Class domination and class conflict are two sides of the same coin. Now acute and violent, now latent and subdued, class conflict is the driving force of history, the way in which men make their history; its extreme manifestation is revolution. In class conflict, the state is not neutral. On the contrary, its principal purpose is to offer protection to the economically and socially dominant class. Nor does that class only seek to protect itself by physical force; it also relies on its control of the “mental means of production” and upon the socially soporific influence of ideologies of resignation and accommodation, of which religion is only one expression.
Marx was a remarkably flexible thinker, save in one respect—his absolute certainty that capitalism was no more permanent than the social systems which had gone before it. Its supersession, he said, was not only desirable but inevitable, above all because there lay at its heart a “contradiction” which could only be resolved by its abolition; with the development of capitalism, “the monopoly of capital becomes a fetter upon the mode of production, which has sprung up and flourished along with, and under it. Centralization of the means of production and socialization of labor at last reach a point where they become incompatible with their capitalist integument. This integument is burst asunder. The knell of capitalist private property sounds. The expropriators are expropriated.”
Marx did not exclude the possibility that the proletarian revolution he announced might be peaceful, but it is quite clear that he expected it to be violent. It is equally clear that revolution, for him, is above all the business of the class-conscious proletariat, whose dictatorship it installs. The “dictatorship of the proletariat,” in Marx, is not the rule of an elite or a party on behalf of the people: it is rule by the people, their actual running of society. The model depends upon the existence of the class-conscious proletariat as a dominant force: in the absence of such a force, it undergoes fundamental modifications.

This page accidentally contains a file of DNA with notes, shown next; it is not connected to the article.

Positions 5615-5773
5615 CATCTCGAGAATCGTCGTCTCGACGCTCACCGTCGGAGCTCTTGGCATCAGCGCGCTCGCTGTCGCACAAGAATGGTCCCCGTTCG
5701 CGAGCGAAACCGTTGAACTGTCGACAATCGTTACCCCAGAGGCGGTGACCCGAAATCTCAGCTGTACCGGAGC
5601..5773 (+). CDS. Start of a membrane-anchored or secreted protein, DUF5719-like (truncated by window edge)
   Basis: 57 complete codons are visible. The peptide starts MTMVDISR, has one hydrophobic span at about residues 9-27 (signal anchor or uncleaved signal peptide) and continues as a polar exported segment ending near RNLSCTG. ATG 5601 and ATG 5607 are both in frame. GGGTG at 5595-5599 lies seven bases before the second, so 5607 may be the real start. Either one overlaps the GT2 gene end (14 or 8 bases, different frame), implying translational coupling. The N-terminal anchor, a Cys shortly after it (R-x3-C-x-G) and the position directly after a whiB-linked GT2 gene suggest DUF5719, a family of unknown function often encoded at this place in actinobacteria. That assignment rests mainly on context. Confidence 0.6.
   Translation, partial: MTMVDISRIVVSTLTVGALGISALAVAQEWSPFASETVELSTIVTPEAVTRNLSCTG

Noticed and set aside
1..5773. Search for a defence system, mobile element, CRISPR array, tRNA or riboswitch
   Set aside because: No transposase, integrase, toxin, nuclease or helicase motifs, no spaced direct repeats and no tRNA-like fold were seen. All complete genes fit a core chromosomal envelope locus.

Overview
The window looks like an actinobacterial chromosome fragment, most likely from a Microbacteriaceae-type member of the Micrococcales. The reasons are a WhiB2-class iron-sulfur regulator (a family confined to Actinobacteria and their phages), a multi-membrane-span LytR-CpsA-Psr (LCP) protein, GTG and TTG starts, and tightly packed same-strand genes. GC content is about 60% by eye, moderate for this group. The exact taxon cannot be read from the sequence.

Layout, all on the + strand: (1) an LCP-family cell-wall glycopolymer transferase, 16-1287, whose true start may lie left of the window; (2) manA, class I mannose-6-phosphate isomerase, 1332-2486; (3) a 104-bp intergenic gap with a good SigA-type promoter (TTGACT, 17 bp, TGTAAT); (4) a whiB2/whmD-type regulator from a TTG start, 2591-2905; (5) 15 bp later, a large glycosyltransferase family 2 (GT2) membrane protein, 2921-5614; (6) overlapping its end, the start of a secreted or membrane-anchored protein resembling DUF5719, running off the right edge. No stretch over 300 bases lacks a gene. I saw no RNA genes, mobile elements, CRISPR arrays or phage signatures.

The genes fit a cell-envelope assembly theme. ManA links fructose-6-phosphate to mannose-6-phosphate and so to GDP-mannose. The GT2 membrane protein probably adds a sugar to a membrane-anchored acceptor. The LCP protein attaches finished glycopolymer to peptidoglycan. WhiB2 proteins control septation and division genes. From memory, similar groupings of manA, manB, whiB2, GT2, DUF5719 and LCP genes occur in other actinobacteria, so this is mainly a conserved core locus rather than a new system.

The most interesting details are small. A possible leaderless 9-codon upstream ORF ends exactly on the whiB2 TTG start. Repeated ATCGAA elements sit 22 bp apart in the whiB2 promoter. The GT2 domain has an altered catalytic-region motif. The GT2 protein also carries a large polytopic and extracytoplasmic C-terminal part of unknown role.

The abolition of capitalism does not usher in the “truly human” society; it only makes it possible. As for the character of that truly human, classless, society, Marx consistently refused to speculate on it: it is for those who will make that society to define its features. But the vision which underlies his whole work, from the early 1840s to the end, is the vision of human liberation, of which material fulfilment is the condition but not the sum. Ultimately, this is what Marx, the mature Marx as well as the “young Marx,” is about—life against existence.
There are many loose threads in Marx’s work: his economic analysis, his theory of capitalist crisis, his theory of the state and of classes, his model of social change, the relation between “material base” and “superstructure,” in brief, all the most important aspects of his work yield large questions rather than neat solutions. This, however, is not Marx’s weakness but his strength, save to religious minds. For the questions to which he compels attention, and which his work illuminates, are at least as relevant now as when he asked them; and so is the challenge he poses.
The Victorian era was a great era for explorers. Marx was the greatest and boldest of them all. No one has so far provided a better point of entry into the jungle of social analysis. But having entered, those who follow him are on their own, and must make their own way.